That also would not be difficult.

Or if with a toe
One kicked the great thousand worlds
To another, far-off land,
That also would not be difficult.

Were one to stand on a peak on the heavens
And for the multitudes proclaim,
Limitless other Sutras,
That, too, would not be difficult.

But if after the Buddha’s extinction
Within the evil age,
One can speak this Sutra,
That is difficult.

If someone took
Empty space in his hand
And wandered around with it
That would not be difficult.

But if, after my extinction
One can write out and uphold it
And encourage others to write it out,
That is difficult.

If one were to take the earth
And place it on one’s toenail,
And carry it up to the Brahma Heavens,
That, too, would not be difficult.

After the Buddha’s extinction,
In the evil age
To read this Sutra but for an instant,
That is difficult.

If, during the fire at the kalpa’s end
One carried a load of dry grass on one’s back
And entering the fire was not burned
That would not be difficult.

But after my extinction
If one can uphold the Sutra
And speak it to a single person,
That is difficult.

If one upheld eighty-four thousand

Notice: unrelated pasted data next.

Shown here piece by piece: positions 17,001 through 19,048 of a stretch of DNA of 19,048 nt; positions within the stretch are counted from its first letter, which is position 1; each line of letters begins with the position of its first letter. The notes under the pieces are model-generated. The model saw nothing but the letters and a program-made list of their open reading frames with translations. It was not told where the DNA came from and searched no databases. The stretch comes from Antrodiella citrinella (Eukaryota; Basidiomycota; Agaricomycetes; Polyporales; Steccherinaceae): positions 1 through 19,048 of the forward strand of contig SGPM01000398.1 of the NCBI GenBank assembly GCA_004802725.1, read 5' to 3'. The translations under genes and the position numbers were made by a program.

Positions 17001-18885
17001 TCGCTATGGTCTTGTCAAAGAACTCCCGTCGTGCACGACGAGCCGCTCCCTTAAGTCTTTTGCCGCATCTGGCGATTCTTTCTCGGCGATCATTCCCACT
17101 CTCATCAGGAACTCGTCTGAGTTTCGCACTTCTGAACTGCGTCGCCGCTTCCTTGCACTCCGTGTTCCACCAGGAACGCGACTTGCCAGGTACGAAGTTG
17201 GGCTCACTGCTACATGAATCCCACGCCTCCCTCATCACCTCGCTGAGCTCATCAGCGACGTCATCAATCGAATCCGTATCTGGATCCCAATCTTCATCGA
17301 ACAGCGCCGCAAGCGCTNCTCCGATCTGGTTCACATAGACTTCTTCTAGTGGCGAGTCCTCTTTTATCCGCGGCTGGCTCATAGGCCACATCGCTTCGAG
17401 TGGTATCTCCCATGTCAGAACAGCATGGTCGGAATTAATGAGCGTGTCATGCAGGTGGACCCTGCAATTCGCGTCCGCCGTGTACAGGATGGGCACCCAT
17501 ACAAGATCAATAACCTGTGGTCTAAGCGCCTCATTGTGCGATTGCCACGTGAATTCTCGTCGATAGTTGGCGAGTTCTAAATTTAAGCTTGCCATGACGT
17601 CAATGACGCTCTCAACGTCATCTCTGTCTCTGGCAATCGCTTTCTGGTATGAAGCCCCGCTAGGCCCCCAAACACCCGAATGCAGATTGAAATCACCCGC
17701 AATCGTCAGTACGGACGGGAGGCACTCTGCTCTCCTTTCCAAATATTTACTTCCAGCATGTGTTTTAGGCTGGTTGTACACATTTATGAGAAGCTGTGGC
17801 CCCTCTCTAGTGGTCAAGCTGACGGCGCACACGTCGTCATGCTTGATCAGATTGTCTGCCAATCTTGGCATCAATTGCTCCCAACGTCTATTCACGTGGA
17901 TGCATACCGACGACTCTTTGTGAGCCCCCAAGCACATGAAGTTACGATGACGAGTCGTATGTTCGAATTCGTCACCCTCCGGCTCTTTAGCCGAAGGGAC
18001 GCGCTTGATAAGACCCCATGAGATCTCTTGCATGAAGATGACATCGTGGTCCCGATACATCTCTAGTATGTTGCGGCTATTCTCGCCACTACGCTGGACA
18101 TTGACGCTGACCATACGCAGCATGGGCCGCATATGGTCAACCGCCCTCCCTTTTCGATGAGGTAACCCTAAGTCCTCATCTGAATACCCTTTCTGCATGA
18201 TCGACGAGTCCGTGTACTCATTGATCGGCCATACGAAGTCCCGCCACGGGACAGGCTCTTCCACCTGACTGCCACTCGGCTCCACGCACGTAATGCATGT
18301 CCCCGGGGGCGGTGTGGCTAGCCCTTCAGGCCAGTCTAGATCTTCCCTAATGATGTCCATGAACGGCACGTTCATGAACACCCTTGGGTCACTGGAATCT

Dharma treasuries
And the Twelve Divisions of the Canon
Expounding upon them to others
Causing all the listeners
To gain the Six Spiritual Penetrations,
Even if one could do this
It would not be difficult.

But if, after my extinction,
One can listen to and accept this Sutra
And inquire into its meaning
That is difficult.

If one were to speak the Dharma
And cause a thousand myriads of millions
Of limitless, countless
Beings, like the Ganges’ sands,
To obtain Arhatship
And perfect the Six Spiritual Penetrations,
Although it would be beneficial,
It would not be difficult.

But after my extinction,
If one can reverently uphold
Such a Sutra as this,
That indeed is difficult!

I, for the sake of the Buddha Way,
Throughout limitless lands,
From the beginning until now,
Have broadly expounded all the Sutras
And among them all
This Sutra is foremost.
If one can uphold it
He then upholds the Buddha’s body.

Good men,
After my extinction,
Who can receive and uphold,
Read, and recite this Sutra,
Now, in the presence of the Buddhas should make a vow.

This Sutra is hard to uphold,
If one upholds it for but an instant,
I will rejoice,
And so will all the Buddhas.

One such as this
Shall be praised by all the Buddhas:
“This is courage!
This is vigor,
This is called morality
And the practice of the dhutas.”

He will then quickly obtain
The supreme Buddha Way.
If, in the future, one
Can read and uphold this Sutra,
He is then a true disciple of the Buddha,
Dwelling in the pure, good stage.

And one who after the Buddha’s extinction,
Can understand its meaning,
Will act as eyes
For all gods and humans in the world.

In the age of terror,
One who can speak it for an instant,
Will be worthy of the offerings
Of all the gods and humans.